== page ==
The Character(s) of Camp Horne Road


For a week last month when Leslie and I were sharing one car, it became necessary for me to occasionally take the bus to work, or at least as close to work as it would take me. This required walking Camp Horne Road from the intersection with Route 65 to the intersection with Ben Avon Heights Road, a distance of about 2 1/4 miles. The walk was fine – I’m quite comfortable with the distance – and I observed some interesting things that made me think about the nature of our roadways and transportation systems.

Name Game


This photo always made me chuckle while driving past it, but I really didn’t get a second thought from me until I stood in front of it. Why would the road be named one thing by local jurisdictions, and another by the County?

Fortunately, Allegheny County’s Public Works Department appears to be an accessible and professionally operated agency. One call there got me my answer. Deputy Director Bernie Rossman told me that when roads are initially given an official name or designation, the county courts get involved, and once the court assigns a name, it’s largely cut in stone. He mentioned at least one other road in the South Hills where the local and county names differ substantially.

Apparently, Horne Camp Road is the name the court approved as the official road name many moons ago. Despite the change by local jurisdictions, the county designation remains, perhaps as nothing more than an anachronistic reminder of the nature of government’s many layers here.

Pedestrian Friendly…Well, not really.

My walks were conducted at two very disparate times in terms of the traffic flow the road experiences; early Sunday afternoon and late Friday afternoon, during the evening rush. The differences in traffic were obvious, as was the demeanor of the drivers. The berm of the road also fluctuates in width, narrowing almost down to nothing as the westbound lane curves around a hillside just before reaching the Willow restaurant, which sits on the former site of a little neighborhood bar called the Bantam.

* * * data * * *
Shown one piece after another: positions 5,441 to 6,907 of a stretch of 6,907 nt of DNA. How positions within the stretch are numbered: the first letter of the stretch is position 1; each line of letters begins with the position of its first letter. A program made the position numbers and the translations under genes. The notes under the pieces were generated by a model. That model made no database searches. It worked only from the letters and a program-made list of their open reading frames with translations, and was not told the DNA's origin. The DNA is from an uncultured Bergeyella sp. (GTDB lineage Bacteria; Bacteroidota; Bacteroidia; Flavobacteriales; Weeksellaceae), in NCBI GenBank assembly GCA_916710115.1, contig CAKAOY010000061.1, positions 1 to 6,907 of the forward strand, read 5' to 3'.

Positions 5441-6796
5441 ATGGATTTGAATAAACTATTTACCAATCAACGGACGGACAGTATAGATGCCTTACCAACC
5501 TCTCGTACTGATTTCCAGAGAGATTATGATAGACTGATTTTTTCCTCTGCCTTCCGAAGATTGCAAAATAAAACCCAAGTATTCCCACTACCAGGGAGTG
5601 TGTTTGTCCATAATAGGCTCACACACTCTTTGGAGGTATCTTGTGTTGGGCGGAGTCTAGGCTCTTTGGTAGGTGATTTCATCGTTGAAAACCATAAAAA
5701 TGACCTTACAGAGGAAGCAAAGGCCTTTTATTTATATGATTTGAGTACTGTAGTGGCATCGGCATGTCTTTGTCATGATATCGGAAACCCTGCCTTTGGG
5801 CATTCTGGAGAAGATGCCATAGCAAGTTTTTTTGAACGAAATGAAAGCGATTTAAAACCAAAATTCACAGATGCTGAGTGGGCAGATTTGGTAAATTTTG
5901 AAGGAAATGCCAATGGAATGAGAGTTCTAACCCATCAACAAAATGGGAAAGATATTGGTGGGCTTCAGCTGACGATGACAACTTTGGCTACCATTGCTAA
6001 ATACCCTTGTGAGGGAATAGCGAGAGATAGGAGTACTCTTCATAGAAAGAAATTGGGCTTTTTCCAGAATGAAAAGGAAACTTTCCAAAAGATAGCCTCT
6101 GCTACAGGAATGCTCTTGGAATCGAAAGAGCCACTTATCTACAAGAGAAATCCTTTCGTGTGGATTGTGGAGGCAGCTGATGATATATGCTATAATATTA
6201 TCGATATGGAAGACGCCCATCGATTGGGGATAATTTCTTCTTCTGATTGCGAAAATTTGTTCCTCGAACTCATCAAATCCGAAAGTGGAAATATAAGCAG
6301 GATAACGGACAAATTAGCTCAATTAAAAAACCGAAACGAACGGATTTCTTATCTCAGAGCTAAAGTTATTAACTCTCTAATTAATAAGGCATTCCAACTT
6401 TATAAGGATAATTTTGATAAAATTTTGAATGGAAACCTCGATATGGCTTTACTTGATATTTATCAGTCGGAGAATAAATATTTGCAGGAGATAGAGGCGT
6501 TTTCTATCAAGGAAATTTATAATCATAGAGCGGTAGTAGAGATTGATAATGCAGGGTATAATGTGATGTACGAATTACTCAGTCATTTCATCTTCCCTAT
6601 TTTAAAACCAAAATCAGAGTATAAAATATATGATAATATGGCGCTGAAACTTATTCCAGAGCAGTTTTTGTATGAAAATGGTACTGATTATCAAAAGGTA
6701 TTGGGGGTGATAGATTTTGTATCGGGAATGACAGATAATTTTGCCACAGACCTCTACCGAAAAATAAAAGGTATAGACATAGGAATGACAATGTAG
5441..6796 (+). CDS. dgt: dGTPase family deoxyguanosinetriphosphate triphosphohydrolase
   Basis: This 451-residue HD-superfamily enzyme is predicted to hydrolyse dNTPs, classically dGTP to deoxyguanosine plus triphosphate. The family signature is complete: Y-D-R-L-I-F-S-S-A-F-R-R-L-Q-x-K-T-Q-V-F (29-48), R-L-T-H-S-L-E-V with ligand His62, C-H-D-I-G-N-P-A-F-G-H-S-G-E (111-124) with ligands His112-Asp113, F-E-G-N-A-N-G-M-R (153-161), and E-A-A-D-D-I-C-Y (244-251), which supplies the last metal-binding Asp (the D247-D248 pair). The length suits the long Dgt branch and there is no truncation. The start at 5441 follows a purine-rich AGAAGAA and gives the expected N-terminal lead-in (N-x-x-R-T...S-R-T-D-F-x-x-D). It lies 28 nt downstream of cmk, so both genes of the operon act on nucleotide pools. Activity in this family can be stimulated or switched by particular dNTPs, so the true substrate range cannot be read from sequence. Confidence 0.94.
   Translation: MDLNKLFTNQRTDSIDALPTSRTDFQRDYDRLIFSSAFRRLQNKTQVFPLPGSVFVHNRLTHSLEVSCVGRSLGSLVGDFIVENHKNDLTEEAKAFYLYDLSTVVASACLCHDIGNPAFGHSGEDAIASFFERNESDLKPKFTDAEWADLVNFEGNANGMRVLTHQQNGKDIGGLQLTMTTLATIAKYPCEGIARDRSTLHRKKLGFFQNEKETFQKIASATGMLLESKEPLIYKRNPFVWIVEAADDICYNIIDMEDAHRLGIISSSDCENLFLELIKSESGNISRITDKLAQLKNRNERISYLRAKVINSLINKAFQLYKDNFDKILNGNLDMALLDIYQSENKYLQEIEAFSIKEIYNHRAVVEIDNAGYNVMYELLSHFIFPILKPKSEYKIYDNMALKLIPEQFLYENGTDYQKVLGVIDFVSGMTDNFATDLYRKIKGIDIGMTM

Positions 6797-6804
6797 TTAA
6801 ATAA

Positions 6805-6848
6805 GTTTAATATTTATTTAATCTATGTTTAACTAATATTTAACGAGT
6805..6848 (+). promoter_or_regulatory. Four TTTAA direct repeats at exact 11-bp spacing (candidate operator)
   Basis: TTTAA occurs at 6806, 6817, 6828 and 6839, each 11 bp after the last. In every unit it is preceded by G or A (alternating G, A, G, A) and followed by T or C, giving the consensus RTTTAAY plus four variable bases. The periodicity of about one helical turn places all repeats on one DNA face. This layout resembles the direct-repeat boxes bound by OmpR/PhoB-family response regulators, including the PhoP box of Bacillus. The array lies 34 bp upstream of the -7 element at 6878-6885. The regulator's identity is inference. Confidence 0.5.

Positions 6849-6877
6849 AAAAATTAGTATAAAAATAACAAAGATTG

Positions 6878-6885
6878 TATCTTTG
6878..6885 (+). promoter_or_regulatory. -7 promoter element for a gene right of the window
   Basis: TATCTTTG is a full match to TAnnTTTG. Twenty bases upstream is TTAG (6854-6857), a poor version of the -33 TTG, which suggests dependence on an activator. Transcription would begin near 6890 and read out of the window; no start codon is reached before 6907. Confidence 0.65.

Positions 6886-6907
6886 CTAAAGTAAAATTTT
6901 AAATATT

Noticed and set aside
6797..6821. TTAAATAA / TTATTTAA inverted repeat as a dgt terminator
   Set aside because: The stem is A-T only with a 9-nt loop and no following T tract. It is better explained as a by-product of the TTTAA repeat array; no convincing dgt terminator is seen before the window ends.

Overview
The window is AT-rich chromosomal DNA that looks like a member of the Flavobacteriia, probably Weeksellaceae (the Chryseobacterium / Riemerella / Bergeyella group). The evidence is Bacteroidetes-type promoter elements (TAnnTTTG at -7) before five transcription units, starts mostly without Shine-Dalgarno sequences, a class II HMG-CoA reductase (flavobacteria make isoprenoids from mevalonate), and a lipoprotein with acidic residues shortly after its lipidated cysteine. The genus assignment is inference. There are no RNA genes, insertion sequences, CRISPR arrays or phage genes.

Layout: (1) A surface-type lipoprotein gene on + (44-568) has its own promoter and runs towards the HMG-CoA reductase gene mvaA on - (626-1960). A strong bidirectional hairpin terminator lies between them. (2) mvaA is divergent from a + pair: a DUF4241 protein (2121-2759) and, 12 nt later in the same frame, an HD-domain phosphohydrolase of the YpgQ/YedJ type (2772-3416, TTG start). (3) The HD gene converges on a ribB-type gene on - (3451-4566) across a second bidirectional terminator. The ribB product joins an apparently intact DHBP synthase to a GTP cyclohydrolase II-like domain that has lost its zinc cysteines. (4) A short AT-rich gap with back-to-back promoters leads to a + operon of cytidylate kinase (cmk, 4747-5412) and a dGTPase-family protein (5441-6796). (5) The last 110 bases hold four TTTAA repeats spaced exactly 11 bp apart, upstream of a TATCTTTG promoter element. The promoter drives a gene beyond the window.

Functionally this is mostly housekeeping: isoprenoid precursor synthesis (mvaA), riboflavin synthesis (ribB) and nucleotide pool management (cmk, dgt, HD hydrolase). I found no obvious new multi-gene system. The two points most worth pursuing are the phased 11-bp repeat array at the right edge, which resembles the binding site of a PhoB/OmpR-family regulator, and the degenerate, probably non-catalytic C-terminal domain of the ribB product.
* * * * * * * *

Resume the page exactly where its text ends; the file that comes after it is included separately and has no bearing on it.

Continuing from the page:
I also found two full, unopened sports drink bottles, quart size, at different places along the roadway. I wondered why someone would toss these out of their cars, unless they were tossing them at somebody.

Seeking Shelter If Needed

Camp Horne still has a tenuously rural feel to it, even if it has become increasingly impacted by the development surrounding it. Should one get caught in the rain while walking (which I was concerned about on at least one occasion), there are ample places to stay dry along the route, along with some businesses and other locations that have been there quite a while.

Sunny Jim’s, Custard’s First Stand, and Mark’s Tavern are all located in the small commercial area on the Emsworth side, all in proximity to the Carmel Office Suites, which occupies what was once the main building of the Otto Suburban Dairy.

Avonworth Community Park is centrally located on the route, and is very pretty with Lowries Run running right through it. If I had the time or need to stop and enjoy some scenery and quiet, this would have surely been the place.


Commercial Center

As I approached the commercial development near the I-279 interchange, I passed Animal Friends, and noted with more detail the nature of what had to be done to build that impressive facility, including the nicely designed bridge over Lowries Run. Other impressive buildings in the area is the complex that includes the Pittsburgh Veterinary Specialty and Emergency Center.

As I started up Ben Avon Heights Road, I noted that the roadway into the Home Depot / Giant Eagle complex (built on the site of the former Camp Horne Drive-In) had little or no room for pedestrian access – curbing, about one foot of grass, and the large retaining wall on both sides. Fortunately, another direct route existed up a small ridge that led to the northeast corner of Home Depot’s parking lot.